Friends of Kirklees Libraries Statement of Principles

Purpose of this Statement of Principles

We, as Kirklees Branch Library Network, have prepared this statement in response to Kirklees Council’s consultation on its wider services, including library services. We know that hard decisions are needed to address the Council’s much reduced budget.


We believe that we are stronger together. We do not want branch libraries to be cast adrift, with minimal support from the centre, as has happened in some local authorities.

There are differences between our branch libraries and the services we offer and probably always will be, because we aim to serve the needs of different local communities, and we have developed organically and locally in response to other cuts to Kirklees Council funding. Nevertheless, we remain committed to working together through our Network to share best practice and to establish, through a common Service Level Agreement, what our expectations of the Kirklees Library Service team is under any new arrangements.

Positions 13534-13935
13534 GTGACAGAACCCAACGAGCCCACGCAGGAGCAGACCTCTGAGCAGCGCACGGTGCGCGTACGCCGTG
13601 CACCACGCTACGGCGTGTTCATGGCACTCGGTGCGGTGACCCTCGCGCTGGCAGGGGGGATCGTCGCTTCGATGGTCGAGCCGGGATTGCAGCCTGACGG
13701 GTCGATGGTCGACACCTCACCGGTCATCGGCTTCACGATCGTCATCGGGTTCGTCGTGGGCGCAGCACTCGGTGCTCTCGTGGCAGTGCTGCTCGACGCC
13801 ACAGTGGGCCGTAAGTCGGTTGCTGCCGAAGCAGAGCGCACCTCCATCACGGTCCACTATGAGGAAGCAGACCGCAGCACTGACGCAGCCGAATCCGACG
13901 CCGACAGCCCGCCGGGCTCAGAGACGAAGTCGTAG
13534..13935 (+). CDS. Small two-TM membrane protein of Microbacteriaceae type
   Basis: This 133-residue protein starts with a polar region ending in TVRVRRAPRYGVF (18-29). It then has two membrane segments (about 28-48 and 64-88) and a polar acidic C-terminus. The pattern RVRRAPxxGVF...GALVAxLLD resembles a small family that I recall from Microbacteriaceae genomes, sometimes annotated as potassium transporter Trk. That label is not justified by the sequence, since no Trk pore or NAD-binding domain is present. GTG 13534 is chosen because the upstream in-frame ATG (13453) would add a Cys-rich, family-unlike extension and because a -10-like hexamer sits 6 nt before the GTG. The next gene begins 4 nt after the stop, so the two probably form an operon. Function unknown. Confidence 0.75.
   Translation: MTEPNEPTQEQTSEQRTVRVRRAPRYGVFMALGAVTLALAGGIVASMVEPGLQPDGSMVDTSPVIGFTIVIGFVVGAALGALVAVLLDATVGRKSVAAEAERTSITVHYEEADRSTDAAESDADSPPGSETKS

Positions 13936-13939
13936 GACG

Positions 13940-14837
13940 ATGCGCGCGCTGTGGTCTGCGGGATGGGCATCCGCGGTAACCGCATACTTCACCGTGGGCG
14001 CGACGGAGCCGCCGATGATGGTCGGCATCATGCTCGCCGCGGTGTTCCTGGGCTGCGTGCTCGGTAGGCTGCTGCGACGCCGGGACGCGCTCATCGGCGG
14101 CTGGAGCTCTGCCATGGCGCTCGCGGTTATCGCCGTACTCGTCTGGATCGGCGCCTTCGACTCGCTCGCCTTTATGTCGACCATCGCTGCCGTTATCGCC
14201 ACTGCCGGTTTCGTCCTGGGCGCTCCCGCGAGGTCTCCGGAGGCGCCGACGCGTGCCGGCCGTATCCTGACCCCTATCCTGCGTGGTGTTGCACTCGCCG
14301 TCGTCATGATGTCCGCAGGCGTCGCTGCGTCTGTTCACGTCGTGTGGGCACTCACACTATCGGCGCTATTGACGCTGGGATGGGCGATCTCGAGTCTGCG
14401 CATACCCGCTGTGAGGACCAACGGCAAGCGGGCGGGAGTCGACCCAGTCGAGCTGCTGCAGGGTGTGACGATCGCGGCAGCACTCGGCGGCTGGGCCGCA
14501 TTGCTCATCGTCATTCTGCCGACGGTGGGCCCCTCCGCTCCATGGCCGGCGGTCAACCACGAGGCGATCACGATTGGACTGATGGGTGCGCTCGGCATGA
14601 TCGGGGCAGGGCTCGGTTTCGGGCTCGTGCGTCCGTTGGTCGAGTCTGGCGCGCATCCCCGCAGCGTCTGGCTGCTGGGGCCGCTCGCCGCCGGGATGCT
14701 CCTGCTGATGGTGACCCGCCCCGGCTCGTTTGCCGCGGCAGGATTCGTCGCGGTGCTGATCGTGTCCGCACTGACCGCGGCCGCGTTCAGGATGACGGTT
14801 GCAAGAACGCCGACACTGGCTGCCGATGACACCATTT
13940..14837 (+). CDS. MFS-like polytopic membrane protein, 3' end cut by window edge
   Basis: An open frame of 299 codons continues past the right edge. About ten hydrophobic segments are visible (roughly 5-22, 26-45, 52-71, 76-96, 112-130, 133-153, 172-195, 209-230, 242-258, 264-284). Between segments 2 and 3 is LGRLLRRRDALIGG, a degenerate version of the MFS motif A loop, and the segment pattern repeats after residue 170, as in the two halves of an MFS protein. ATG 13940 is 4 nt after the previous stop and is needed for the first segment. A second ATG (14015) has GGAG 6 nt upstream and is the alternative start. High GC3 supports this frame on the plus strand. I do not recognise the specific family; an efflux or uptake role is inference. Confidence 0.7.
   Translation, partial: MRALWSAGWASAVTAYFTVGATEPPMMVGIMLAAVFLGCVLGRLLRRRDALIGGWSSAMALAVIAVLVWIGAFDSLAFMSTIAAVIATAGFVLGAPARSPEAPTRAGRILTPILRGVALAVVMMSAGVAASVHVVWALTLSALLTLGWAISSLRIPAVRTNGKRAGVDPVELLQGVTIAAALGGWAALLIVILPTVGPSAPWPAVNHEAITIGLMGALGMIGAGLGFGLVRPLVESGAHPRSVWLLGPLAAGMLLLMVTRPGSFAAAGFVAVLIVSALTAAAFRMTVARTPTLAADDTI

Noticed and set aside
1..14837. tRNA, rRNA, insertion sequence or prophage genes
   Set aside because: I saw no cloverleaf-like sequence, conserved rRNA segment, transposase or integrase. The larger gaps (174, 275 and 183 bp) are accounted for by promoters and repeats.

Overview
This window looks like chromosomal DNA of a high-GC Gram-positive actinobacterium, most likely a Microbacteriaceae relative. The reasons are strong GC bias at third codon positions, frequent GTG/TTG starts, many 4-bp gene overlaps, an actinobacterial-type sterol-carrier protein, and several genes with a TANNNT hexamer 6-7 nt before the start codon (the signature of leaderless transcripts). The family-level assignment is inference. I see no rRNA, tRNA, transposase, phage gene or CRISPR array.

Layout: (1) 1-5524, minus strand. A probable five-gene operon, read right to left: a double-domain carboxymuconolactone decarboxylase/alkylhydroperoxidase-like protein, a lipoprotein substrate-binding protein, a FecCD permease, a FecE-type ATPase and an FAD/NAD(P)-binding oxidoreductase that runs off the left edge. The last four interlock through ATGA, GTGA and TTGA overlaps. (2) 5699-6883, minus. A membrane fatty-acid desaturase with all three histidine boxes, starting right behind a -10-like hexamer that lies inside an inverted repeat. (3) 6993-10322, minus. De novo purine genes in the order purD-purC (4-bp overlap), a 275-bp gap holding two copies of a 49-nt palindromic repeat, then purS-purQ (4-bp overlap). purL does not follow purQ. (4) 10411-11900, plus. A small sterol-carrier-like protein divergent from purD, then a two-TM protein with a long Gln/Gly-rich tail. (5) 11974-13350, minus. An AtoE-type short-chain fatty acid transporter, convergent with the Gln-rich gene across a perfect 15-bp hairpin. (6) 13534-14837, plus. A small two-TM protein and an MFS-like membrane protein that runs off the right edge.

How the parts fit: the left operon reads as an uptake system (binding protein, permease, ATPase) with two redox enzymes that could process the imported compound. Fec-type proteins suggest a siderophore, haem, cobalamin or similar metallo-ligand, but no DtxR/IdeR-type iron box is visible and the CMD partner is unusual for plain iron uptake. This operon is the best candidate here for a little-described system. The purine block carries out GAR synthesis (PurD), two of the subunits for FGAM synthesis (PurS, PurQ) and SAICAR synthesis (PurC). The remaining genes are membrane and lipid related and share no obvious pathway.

Response to Library Consultation

1. Models of Operation

Nearly 80% of those responding to the consultation wanted the Library Service to stay in-house. We confirm that this is our preference too, although we feel that some elements of other models could be included. All the operating models for the Library Service are dependent on funding from Kirklees Council.

2. Volunteer Support and Availability

The consultation found about 1000 people who were willing to volunteer – a significant untapped resource. This includes a lot of young adults and reveals a growing enthusiasm for libraries and their services amongst the future generation, confirming that hard copy books are back in fashion.